Strengthening its core knowledge, the Department of Science of Technology – Biosafety Committee (DOST-BC) invited Dr. Delphine Beeckman of Bayer and BASF to present the “Regulatory Overview of Biosafety and Biosecurity in Containment” during its 146th DOST-BC Meeting last September 25, 2021, via Zoom platform.

Dr. Beeckman has over 15 years of experience in the field of biosafety. She has been working for Bayer and BASF as Site Biosafety Manager (Belgian Innovation Center Sites) (2010-2014); Regional Biosafety Manager, EMEA (2014-2018) and Global Biosafety Manager (2018-up to present). She was also the Founder and co-chair of the Bayer Biosafety Panel from 2017-2018, and after Bayer Seeds was divested to BASF, Dr. Beeckman founded and is now co-chairing the Global Agricultural Solutions Biosafety Steering Committee.

Before diving into the topic, Dr. Beeckman emphasized that when biosafety for contained use is addressed in international fora and discussions, often the topic is limited to working with genetically modified organisms (GMOs) in facilities such as laboratories, animal facilities, and greenhouses. However, the scope of biosafety in containment encompasses many other types of biological materials, such as human, animal and plant pathogens, nucleic acids, proteins, human samples, animals or plants, or by-products thereof, and overlaps often with the topic of biosecurity. This is also reflected in the regulations that apply for activities with biological materials in contained facilities. The common denominator of these regulations is the focus on protection of people and environment, that of environmental biosafety which is the deliberate release of GMOs into the environment and anything that deals with the Cartagena Protocol on Biosafety.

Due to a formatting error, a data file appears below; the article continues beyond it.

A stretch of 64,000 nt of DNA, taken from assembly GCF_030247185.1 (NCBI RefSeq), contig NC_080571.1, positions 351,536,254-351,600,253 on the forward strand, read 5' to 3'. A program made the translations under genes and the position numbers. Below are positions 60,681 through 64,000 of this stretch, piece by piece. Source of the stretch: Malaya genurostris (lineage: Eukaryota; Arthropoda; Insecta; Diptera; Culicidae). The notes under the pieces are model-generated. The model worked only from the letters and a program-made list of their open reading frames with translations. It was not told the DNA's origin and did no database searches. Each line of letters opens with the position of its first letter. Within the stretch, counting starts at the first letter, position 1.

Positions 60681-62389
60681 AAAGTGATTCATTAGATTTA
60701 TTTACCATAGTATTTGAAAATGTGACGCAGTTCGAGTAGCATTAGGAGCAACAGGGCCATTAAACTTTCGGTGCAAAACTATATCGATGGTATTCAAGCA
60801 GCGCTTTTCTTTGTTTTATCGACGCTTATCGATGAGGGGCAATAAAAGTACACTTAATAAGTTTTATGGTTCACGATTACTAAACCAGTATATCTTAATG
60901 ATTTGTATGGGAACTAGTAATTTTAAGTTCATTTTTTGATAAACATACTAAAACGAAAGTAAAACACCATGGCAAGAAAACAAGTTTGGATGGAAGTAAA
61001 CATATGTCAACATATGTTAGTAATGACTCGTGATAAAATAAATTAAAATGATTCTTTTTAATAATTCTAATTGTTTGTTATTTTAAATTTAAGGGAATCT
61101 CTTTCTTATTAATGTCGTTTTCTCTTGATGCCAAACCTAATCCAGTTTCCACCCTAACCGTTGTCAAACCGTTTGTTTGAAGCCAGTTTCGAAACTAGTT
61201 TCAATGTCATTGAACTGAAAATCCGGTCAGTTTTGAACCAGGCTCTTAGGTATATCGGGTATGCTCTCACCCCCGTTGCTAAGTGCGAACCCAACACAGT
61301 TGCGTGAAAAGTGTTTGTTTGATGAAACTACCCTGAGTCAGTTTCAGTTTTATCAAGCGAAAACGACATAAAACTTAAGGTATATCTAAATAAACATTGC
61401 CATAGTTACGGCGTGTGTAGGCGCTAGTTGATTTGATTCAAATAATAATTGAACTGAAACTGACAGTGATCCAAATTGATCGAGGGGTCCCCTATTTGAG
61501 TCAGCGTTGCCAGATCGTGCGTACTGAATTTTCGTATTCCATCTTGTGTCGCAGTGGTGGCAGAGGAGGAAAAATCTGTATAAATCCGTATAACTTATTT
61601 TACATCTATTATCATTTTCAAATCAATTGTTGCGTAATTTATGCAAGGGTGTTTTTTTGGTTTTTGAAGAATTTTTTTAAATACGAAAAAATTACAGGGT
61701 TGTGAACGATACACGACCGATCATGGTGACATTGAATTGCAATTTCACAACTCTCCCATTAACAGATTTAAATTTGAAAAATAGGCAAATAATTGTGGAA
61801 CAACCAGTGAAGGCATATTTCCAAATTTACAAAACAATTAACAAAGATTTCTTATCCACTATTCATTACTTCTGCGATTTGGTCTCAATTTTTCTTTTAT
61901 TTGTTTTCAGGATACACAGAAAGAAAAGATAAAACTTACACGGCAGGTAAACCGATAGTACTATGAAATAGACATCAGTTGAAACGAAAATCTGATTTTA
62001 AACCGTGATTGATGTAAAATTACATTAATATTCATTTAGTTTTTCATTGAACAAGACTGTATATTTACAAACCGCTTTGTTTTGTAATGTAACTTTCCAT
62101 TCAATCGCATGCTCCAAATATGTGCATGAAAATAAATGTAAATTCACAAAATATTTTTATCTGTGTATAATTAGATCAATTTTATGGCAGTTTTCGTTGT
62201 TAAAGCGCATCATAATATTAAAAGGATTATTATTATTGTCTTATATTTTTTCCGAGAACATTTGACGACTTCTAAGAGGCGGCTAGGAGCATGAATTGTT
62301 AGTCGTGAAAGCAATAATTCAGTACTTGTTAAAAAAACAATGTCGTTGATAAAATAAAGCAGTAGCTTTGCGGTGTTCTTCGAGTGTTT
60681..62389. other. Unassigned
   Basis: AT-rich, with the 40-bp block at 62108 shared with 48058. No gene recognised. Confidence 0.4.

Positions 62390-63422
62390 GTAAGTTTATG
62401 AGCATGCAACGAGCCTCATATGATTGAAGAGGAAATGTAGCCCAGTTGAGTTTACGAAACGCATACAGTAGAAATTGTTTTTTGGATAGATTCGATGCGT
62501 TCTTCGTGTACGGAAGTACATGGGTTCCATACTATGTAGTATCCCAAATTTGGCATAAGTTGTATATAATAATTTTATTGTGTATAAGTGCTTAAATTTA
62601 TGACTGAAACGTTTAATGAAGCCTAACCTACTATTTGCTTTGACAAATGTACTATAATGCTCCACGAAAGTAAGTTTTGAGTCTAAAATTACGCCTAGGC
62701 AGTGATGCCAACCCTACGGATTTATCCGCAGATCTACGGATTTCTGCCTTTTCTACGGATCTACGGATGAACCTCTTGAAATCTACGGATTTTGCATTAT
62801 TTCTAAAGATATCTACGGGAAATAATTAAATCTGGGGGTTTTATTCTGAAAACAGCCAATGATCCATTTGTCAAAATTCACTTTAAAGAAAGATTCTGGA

Dr. Beeckman explained that biosafety has multiple accepted definitions depending on the disciplines involved, but biosafety in containment focuses on principles, technologies, and practices that are implemented to prevent the unintentional exposure to biological material or their accidental released. Also, the term is sometimes used interchangeably with “biosecurity, which is defined as the protection, control, and accountability for biological agents and toxins within facilities in order to prevent their loss, theft, misuse, diversion, unauthorized access, or international unauthorized release. On the other hand, containment is defined as a set of measures including biological containment, practices, safety equipment, and facility safeguards that protect workers, the community and the environment from exposure to and/or unintentional escape of biological material. She also clearly differentiates the purpose of Biosafety and Biosecurity wherein Biosafety is to prevent untoward accidents or loss of containment while Biosecurity is the prevention of bioterrorism, sabotage, espionage, and bribing.

In the Hierarchy of laws and regulations, Dr. Beeckmans discussed the following

  • International – considered as the highest level where Agreements, Charters, Conventions, Treaties, and Protocols on a global level are crafted and implemented to be cascaded to the regional level.

  • European Union – exemplified by Treaties, Regulations, Directives, Decisions, Recommendation, and Advice

  • National – country will craft these (Conventions, Treaties, Protocols, etc.) into a national law and implementing decisions detailing the requirements that needs to be followed

  • Sub-Regions – laws and implementing decisions

  • Local – (City or Community) these are the police-directives, fire department, informal instruments, and often very case-specific.

Biosafety and Biosecurity Legislation

Dr. Beeckman also enumerated and discussed the drivers and the objectives of Biosafety:

  • Protecting Workers and the Public against Hazardous Biological Agents